• Bake 20 minutes or until the bottoms are golden brown. Cool for at least 10 minutes before serving.
  • Store any leftover conchas in airtight container for up to 5 days.



  1. I either set the entire bowl in my microwave and close the door, place it in the oven with the light on, and I’ve even been know to turn the dryer on for a minute, then place the bowl in there, too. You just want a draft-free, warm place.
  2. I divided the paste into thirds. I used ½ teaspoon cinnamon + 5 drops red food coloring in one third, 1 tablespoon cocoa powder in another and left the other original vanilla flavored.


Calories: 444kcal | Carbohydrates: 63g | Protein: 8g | Fat: 16g | Saturated Fat: 10g | Polyunsaturated Fat: 1g | Monounsaturated Fat: 5g | Trans Fat: 1g | Cholesterol: 83mg | Sodium: 339mg | Potassium: 109mg | Fiber: 2g | Sugar: 19g | Vitamin A: 557IU | Vitamin C: 0.001mg | Calcium: 39mg | Iron: 3mg

The information shown is an estimate provided by an online nutrition calculator. It should not be considered a substitute for a professional nutritionist’s advice.

Course: breads
Cuisine: Mexican
Have You Made This Recipe? Let Me Know on InstagramTag @keviniscooking or tag me #keviniscooking!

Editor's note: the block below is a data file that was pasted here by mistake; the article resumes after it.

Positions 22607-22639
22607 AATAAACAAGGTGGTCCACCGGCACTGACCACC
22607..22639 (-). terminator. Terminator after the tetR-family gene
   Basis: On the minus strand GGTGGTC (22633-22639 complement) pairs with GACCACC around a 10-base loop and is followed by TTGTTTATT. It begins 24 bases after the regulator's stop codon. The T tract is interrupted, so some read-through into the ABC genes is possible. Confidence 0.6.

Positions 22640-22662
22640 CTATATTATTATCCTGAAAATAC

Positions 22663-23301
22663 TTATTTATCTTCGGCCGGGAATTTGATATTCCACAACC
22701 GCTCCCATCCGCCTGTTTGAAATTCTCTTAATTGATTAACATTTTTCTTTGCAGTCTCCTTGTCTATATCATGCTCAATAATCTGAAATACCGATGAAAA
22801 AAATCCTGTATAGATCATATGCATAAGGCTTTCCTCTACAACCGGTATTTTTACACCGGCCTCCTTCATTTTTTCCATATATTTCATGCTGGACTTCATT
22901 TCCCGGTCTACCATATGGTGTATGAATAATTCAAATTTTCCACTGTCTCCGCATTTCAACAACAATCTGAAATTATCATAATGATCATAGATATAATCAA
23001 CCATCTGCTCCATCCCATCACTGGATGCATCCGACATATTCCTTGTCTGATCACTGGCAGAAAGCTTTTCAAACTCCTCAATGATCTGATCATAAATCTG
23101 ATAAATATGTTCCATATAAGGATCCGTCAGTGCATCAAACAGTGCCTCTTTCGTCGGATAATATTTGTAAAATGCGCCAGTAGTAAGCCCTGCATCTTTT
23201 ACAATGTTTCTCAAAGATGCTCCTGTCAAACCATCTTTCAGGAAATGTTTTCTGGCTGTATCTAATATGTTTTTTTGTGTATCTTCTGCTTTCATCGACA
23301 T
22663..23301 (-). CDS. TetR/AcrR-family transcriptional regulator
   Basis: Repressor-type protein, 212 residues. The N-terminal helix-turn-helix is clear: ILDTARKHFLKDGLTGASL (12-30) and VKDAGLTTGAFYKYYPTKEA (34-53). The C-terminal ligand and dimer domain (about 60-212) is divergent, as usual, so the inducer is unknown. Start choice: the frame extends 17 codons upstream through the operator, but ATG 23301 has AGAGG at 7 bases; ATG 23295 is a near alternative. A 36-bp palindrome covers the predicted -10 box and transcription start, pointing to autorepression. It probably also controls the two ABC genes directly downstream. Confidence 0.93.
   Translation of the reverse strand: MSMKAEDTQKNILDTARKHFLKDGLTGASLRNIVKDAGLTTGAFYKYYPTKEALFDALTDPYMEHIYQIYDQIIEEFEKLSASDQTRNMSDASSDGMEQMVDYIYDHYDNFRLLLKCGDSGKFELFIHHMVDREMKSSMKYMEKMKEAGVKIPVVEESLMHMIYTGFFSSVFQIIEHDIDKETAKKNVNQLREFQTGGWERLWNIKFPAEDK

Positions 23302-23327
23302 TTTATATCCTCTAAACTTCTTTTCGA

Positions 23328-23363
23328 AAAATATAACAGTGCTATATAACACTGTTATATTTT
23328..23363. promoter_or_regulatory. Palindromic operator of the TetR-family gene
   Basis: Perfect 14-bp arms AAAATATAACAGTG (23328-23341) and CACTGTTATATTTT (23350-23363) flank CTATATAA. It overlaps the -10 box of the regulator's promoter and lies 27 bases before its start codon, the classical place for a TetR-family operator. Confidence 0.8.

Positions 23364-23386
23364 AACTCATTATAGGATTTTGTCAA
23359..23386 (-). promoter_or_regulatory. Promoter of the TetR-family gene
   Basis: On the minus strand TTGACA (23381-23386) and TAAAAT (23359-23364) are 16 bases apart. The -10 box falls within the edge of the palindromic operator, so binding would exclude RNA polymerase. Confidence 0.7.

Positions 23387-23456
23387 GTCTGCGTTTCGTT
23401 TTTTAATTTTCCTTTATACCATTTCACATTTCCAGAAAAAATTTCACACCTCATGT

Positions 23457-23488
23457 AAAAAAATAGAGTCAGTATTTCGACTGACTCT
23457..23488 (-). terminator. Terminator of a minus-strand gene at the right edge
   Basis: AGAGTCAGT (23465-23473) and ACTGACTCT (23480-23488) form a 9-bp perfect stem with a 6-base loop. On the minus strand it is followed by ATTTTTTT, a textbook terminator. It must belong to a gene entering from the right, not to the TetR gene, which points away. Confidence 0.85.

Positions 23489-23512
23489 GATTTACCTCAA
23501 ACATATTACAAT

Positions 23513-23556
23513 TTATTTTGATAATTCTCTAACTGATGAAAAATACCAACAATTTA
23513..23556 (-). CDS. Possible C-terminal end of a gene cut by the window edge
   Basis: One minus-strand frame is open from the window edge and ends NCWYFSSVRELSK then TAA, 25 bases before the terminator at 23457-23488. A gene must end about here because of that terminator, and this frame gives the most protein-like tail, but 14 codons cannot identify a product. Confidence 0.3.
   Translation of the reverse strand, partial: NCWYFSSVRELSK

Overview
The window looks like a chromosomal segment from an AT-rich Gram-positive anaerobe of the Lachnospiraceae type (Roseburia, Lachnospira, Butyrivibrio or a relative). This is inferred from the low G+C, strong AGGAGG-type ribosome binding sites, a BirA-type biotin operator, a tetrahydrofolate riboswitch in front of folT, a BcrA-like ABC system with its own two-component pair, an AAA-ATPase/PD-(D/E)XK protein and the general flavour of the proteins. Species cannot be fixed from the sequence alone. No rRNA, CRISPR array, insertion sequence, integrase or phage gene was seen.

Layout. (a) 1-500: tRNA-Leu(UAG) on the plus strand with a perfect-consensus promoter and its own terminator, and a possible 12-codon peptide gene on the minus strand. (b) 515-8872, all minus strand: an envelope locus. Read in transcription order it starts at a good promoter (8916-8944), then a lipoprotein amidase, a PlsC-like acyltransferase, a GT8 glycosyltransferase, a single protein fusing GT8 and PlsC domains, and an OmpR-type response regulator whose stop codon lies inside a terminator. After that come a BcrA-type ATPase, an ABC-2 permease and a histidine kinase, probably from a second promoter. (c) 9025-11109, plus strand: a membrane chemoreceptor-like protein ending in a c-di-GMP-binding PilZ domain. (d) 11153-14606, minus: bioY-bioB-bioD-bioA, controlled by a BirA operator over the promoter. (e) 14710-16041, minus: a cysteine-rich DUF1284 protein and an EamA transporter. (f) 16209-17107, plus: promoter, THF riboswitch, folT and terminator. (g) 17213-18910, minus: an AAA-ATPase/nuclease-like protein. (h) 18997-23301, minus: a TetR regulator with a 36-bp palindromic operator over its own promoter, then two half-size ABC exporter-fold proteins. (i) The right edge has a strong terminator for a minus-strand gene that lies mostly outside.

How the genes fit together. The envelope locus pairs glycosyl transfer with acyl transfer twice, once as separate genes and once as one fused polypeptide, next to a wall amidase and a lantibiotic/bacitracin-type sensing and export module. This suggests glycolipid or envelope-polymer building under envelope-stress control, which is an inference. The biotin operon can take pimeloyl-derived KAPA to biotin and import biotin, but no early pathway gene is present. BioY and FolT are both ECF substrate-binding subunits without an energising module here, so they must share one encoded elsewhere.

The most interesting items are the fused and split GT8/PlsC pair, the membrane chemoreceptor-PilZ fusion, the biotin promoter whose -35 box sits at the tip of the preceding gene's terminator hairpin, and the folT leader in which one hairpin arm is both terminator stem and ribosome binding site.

titled image (and shown): Conchas or pan dulce


Whether in the kitchen or on the grill, you’ll find me cooking American favorites with a love for BBQ, Mexican and Tex Mex. I’m passionate about making tasty food because life’s too short to be bland!

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  1. 5 stars
    These came out so fluffy and I loved the toppings. I made mango and cinnamon! I used freeze dried mango chips and ground them to put in the topping mix. Great recipe Kevin!

    1. haha! That’s what I do to make the strawberry flavored, too (or you can use a extract)! Thanks so much for coming back to let me know Madeline!

  2. 5 stars
    Keven Your Pan Dulce are beautiful! These are challenging to make, at least the few times I have tried. My recipe uses lard instead of butter for both bread and craquelin. We actually called them “concha” as they look like shells. Living in so California. MY first experience eating them was going across the boarder from San Diego into Tijuana, Mexico early Saturday mornings for breakfast. So amazing to watch huge trays of sweet breads (dozens of varieties–collectively called pan dulce) lining the walls and so difficult to choose a few. This was back in the Mid 1970’s while in college. MY MIL was Mexican, but it was my Gand-mother in law who taught me to make pan dulce. Her favorite were empanadas calibacitas, or pumpkin empanadas. But these concha were regular offerings as well…Thanks for the walk down memory lane.